I subscribe to a couple of blogs. One of these sent me a New Year—New Beginnings themed blog a couple of days ago and invited to reflect on how I had used the first few days of the new year and if my actions were setting me up for a good 2013.
The first week of 2013 was spent in Greece and I think it was a great place for to spend the first few days for a couple of reasons.
The first and most obvious is that I can’t really think of a better way to spend New Year than on a dream holiday (note: not “trip of a lifetime”, because I intend to have many more!!) On 31st December we spent the day exploring the Roman Agora and the Acropolis.
We stayed in Athens with an old friend, Gregory, (whom I met on a Japanese youth program Ship for World Youth or SWY in 2010). For New Year’s Eve, his family kindly hosted us at their home for a big family dinner – starting at the way-too-trendy time of 10:00pm. So as the New Year ticked over, we were; overseas, catching up with old friends, and on the receiving end of some incredibly generous hospitality which included gorgeous food and beautiful wines – big tick for doing New Year right I think!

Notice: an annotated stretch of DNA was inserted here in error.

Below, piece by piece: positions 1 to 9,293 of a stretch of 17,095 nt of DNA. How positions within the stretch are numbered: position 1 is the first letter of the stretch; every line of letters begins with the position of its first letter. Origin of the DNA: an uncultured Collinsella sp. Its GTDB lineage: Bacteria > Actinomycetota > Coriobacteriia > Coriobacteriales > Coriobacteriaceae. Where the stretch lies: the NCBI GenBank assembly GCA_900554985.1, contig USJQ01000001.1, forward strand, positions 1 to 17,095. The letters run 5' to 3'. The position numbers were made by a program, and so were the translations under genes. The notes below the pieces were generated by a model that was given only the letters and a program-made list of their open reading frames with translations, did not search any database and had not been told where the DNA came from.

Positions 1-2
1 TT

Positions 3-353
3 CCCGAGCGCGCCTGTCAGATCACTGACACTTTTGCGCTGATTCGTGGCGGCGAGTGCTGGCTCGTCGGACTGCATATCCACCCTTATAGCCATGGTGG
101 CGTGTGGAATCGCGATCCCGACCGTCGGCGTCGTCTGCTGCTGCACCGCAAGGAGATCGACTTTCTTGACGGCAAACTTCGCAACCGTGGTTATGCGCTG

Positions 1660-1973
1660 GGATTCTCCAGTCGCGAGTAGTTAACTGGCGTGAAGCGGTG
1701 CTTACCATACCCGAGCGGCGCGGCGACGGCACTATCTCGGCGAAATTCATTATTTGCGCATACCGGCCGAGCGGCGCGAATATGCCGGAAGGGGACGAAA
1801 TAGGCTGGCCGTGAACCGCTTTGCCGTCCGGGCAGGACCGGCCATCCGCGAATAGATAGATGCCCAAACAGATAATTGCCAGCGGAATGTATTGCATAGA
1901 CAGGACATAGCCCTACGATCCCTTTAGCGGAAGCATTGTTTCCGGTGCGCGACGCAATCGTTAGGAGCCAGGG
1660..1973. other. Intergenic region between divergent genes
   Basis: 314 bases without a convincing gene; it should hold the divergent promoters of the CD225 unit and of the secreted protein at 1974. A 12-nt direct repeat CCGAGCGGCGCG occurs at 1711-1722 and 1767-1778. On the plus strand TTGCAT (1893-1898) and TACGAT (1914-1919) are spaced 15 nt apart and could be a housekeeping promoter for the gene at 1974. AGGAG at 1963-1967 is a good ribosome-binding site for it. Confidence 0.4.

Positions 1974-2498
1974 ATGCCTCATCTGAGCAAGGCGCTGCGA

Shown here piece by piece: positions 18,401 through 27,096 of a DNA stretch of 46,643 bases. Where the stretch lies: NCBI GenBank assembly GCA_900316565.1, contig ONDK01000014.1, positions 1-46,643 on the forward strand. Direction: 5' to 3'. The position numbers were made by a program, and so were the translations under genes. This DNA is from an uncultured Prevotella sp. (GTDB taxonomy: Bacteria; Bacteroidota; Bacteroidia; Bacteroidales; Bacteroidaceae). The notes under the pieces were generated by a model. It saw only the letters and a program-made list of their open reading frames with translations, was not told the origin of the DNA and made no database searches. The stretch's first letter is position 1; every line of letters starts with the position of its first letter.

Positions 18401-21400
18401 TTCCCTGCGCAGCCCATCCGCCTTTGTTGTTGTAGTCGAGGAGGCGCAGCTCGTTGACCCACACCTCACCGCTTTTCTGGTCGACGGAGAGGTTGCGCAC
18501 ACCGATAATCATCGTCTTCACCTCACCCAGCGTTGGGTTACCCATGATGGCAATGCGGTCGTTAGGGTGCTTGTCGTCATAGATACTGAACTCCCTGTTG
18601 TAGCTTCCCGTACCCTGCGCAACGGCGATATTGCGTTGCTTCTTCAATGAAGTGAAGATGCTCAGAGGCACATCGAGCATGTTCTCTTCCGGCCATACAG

From there we returned to Gregory’s to continue the evening (or morning) with cards, cheese, and much more wine!
The second reason, that I think Greece was an apt place to spend the New Year, and a slightly more philosophical one is to do with new beginnings. When the topic of the crisis came up, almost all of my Greek friends talked about moving forward, the need to keep moving forward with positive energy where possible and saw 2013 as a time for new beginnings.
As far as signs of the crisis goes – it is hard to say whether you only notice things because you are looking for them or if you would have noticed something askance if you didn’t know how the country is suffering. There was certainly a noticeable amount of graffiti (particularly politically motivated) around Athens, and more homeless people and beggars than I have seen in a major city. I think the most telling thing is that almost all of my Greek friends, who are incredibly dynamic, well educated, and community minded young people are either unable to find work or have moved overseas for short or long term to find work.